News From the Farm | October 11, 2021

This past week was walnut week – marked by the hum of the machinery and the clouds of dust emanating from the orchard and full trailers of nuts. We aren’t completely done with our 2021 walnut harvest, but we’re almost there, having harvested two of our three walnut varieties and most of our 12 acres of trees.


Before sweeping into windrows   –   After sweeping into windrows

The previous week, the orchard and machinery had been prepped for harvest, meaning we stopped irrigating, the cover crop was mowed, and the equipment was looked over. We use the same equipment recently to harvest our almonds so everything was almost ready to go, but still needed some tweaks and fixes.

The three pieces of machinery we use are, in order of use:

1. A shaker – shakes the nuts off the trees

2. A sweeper – sweeps the nuts into neat windrows

3. The harvester – gets the nuts off the ground and into a trailer. It also removes some leaves, sticks, and rocks

If you want to see how these machines work, check out this video.

After the almonds or walnuts are in the trailer, we send them to a huller (you rarely see the hulls once a walnut is off the tree but it’s a smooth, thick green layer covering the brown wrinkly shell) then a sheller and then we get them back. We keep only a small amount of in-shell walnuts to sell that way. Ideally the walnuts will go to a facility that does both the hulling and the shelling. We had been sending our walnuts to a local company, but they’ve closed, so we need to change plans this year.

Described above is the process for almost all walnut growers in California. Some growers have their own hullers and/or shellers and some growers sell their nuts to a buyer (instead of directly to the customer like we do) so they never see them again after they leave the farm. But there are a few things about our walnut harvest that are worth noting!

The varieties we grow: Six varieties account for over 85% of all CA walnut production: Chandler, Hartley, Howard, Tulare, Serr, and Vina with Chandler making up over a third of all walnuts. We don’t grow any Chandler; our orchard was planted before that variety became popular, and some trees probably were planted before Chandler was released! All of our trees are the ones that came with the property and haven’t been replaced. Most of our trees are Serr with some Tehama and Hartley. Hartley mature slower and have about two more weeks till harvest.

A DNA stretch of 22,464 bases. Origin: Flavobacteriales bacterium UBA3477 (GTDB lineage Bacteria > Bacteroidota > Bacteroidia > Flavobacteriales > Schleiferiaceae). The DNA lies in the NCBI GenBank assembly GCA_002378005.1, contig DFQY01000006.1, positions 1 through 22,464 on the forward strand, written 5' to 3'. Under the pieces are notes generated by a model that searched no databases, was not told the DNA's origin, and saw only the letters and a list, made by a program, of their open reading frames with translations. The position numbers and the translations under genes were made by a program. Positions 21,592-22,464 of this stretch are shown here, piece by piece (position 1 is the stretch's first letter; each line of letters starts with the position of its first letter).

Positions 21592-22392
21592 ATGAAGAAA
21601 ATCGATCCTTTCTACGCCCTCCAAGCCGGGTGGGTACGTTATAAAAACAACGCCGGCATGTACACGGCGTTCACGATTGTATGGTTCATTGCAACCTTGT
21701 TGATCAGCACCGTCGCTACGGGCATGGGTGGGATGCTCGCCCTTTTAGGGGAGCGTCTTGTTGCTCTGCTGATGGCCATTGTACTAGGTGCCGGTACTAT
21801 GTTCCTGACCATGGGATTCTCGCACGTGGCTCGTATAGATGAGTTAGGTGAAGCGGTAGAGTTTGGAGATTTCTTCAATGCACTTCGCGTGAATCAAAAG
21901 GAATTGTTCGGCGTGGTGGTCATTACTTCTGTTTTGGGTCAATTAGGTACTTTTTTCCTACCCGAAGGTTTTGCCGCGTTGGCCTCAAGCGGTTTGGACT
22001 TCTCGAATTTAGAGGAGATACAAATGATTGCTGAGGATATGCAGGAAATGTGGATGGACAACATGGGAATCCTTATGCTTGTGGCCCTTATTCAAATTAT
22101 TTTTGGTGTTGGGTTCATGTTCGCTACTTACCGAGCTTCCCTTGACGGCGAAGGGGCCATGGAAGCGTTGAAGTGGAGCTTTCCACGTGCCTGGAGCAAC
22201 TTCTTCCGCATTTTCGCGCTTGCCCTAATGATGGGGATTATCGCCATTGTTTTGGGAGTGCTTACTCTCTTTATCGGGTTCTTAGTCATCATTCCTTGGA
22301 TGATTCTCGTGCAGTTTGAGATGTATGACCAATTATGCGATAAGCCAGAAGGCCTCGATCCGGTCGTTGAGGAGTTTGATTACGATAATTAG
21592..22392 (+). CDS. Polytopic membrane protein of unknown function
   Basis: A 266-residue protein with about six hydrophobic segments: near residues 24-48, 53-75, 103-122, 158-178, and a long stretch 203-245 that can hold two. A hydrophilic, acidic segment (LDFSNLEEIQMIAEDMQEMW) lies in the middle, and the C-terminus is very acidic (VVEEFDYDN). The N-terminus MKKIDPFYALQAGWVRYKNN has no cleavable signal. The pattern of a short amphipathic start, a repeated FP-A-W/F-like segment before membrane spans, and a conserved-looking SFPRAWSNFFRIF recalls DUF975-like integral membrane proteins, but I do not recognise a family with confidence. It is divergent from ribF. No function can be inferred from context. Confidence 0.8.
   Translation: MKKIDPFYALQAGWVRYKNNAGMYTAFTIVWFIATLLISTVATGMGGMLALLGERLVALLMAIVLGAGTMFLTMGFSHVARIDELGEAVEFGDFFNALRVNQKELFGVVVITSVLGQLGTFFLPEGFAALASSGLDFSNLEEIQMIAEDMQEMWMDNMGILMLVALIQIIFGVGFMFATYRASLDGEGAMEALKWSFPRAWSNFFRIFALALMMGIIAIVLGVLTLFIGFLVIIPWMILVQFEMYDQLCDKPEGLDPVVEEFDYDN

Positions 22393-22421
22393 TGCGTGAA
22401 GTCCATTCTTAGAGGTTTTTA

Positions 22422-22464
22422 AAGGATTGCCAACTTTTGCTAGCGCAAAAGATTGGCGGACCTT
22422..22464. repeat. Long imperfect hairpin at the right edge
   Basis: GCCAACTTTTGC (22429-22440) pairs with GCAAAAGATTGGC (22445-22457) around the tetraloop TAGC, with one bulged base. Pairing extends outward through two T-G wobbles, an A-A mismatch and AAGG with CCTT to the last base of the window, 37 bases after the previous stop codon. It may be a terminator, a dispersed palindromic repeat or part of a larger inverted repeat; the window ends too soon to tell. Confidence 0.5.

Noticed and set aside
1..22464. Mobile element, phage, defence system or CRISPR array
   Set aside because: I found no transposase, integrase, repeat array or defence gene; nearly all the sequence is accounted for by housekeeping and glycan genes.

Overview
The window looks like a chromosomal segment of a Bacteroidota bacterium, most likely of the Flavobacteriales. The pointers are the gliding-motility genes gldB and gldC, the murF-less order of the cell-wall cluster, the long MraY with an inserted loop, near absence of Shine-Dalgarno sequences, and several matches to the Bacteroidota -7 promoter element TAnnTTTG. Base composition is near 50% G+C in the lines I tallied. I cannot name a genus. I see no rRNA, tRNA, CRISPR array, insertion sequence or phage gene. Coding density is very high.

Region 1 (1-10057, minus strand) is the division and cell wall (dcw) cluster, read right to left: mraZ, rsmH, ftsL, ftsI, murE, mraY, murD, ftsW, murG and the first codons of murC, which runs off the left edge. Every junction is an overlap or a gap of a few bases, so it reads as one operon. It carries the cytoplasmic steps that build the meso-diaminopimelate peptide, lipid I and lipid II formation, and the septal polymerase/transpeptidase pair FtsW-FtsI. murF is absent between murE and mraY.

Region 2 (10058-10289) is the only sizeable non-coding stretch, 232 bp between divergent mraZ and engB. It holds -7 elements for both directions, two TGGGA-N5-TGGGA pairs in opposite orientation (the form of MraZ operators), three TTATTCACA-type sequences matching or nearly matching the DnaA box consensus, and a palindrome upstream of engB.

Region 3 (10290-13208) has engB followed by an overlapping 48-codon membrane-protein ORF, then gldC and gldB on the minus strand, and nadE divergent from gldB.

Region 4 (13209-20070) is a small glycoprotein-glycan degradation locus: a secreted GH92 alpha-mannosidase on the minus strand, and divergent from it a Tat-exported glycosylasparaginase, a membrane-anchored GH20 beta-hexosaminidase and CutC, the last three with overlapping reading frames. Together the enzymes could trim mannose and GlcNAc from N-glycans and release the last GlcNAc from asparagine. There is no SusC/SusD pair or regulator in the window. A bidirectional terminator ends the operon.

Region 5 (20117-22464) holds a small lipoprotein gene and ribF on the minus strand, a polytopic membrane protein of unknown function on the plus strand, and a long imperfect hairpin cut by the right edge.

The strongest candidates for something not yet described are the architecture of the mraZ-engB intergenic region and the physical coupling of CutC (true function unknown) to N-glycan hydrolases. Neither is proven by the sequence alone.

Cover-cropping: many orchards are managed to have bare soil free of any weeds or plants. Not us. We keep our orchard floors covered with a cover crop for soil health, erosion control, water retention, and dust control during harvest. Cover cropping is becoming more accepted in the nut world and we hope that more growers adopt the practice.

When we harvest: we harvest a little later than the average walnut grower, who is selling into a commodity market that prizes nuts that are as light colored as possible. These nuts are less mature and need to be dried. We leave ours on the tree longer, to age a bit more and dry naturally. As a result, they’re darker colored and (in our opinion) have a better taste.

Nuts require a lot of work and special equipment to grow and process, especially for really small producers (in the nut world) like us. And it’s all over so fast – all the nuts are shaken off a tree with a few shakes, and before you know it, the whole orchard is nut-free. Processing takes a while (thanks in part to FDA and Homeland Security rules to control insect pests and foodborne illnesses) so it’ll be a bit longer still until we have our walnuts back to share with you. But the step of getting them off the trees is done!

Elaine Swiedler, CSA Manager